Max RICHTER, “Three Worlds: Music from Woolf Works” – Max Richter (p. / synth.) /Deutsches Filmorch. /Robert Ziegler – DG

Max RICHTER, “Three Worlds: Music from Woolf Works” – Max Richter, piano, synthesizer/Deutsches Filmorchester Babelsberg/Robert Ziegler – Deutsche Grammaphon 00289 479 6952, 67:24, (11/11/16) ****:

Absolutely beautiful music that should not be taken lightly.

The German born American composer-violinist Max Richter writes overtly emotional and beautiful music that some websites have taken to categorize as ‘neo-classical.’ In the music industry’s obsession with categories and the desire to create them, this means – I guess – music that it is not quite ‘pop/easy listening’ (another wonderfully obtuse term that is presumed to be the opposite of ‘difficult to listen to’) and not quite ‘classical.’

Regardless, his music holds great appeal for a large number of listeners and for good reason. I first became familiar with Richter’s work with his “recomposed” Vivaldi’s Four Seasons and his atmospheric Sleep. Subscription TV fans may know his absolutely lovely but creepy score to the equally provocative but unsettling show “The Leftovers.”

The Woolf Works presented here is the composer’s arrangement of the three sections to a Royal Ballet production based on three novels from the iconic and cult-like British novelist/essayist Virginia Woolf. The three sections – and the books from which they derive their inspiration – are Mrs. Dalloway, Orlando and The Waves. Woolf’s writings are deep, pensive, psychological and within the story lines are hints (some not too subtle) of the author’s brilliant but troubled existence.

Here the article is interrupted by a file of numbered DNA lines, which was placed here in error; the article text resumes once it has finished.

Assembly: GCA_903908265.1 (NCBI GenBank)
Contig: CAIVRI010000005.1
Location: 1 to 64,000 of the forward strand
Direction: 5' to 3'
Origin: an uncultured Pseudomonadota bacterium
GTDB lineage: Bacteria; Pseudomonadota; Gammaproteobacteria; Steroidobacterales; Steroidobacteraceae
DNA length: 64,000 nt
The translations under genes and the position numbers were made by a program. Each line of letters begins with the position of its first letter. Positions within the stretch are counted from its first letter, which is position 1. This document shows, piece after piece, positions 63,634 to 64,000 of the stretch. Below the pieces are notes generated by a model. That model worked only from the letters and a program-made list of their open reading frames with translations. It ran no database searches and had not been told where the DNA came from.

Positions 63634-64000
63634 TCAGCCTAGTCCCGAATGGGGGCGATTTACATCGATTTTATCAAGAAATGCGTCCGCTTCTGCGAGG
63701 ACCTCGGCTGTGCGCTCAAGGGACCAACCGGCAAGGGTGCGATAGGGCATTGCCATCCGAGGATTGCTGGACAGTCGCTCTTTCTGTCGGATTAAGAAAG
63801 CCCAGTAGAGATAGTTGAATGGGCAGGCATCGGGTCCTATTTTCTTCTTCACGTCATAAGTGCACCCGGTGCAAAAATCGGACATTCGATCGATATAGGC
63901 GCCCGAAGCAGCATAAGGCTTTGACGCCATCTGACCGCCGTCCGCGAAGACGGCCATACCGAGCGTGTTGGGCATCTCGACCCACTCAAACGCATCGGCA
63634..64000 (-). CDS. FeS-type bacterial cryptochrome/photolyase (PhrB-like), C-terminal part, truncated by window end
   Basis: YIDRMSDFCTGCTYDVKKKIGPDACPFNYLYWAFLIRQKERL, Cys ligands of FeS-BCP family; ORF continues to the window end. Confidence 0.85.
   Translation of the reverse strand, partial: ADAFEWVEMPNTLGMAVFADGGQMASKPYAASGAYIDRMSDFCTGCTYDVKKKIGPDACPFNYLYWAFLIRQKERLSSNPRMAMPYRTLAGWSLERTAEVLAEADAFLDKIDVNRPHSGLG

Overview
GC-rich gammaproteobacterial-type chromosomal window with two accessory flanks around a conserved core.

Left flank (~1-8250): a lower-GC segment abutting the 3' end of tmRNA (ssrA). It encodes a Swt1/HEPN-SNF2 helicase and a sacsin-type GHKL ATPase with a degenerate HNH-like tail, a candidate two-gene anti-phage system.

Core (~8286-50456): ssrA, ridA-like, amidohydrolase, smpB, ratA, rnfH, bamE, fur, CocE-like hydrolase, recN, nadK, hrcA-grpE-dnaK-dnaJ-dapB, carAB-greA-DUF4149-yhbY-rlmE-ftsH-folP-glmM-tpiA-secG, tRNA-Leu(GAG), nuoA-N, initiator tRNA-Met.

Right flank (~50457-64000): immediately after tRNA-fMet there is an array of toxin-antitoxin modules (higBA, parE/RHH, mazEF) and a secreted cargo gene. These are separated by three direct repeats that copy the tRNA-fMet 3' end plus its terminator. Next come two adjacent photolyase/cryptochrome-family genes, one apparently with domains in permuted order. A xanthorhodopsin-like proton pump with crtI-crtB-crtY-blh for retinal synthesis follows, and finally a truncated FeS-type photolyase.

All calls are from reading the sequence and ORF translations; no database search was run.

Richter’s music is equally colorful; brilliant and a bit eccentric as in the Orlando section and beautiful but wrenching in places as in the two bookend sections, Mrs. Dalloway and The Waves. Richter actually found what appears to be the only recording of Virginia Woolf herself reading a section of an essay on the use of language to open this work. It is simultaneously awe inspiring and – yes – a bit creepy. I found it nearly impossible to not stay emotionally very involved with the last movement, The Waves, as it opens with actress Gillian Anderson reading Woolf’s suicide note she left for her husband. The music in all three sections of Woolf Works is moving to the point you almost can’t move and, again, the ground bass; the lugubrious pace of The Waves with its overlying beautiful melody and some synthesizer sounds is positively riveting.

The only other use or adaptation of something of Virginia Woolf with music as a critical component that impressed me as much came in Philip Glass’s score to the film adaptation of Michael Cunningham’s novel “The Hours” – one interweaving subplot of which happens to be “Mrs. Dalloway.”  I mention that for readers who might know that work and the movie and to emphasize that if you liked that you will very certainly like Max Richter’s rendition.

So, I really don’t care what ‘category’ of music retailers need to put Richter’s music in. To the classical ‘purist’ who may view Max’s music as a bit lightweight; I shrug. It is lovely, moving, well-constructed and often very enticing.  I strongly recommend this album and I’d bet you will want to seek out some of Virginia Woolf’s writings as well. They are emotionally powerful as is this music.

—Daniel Coombs

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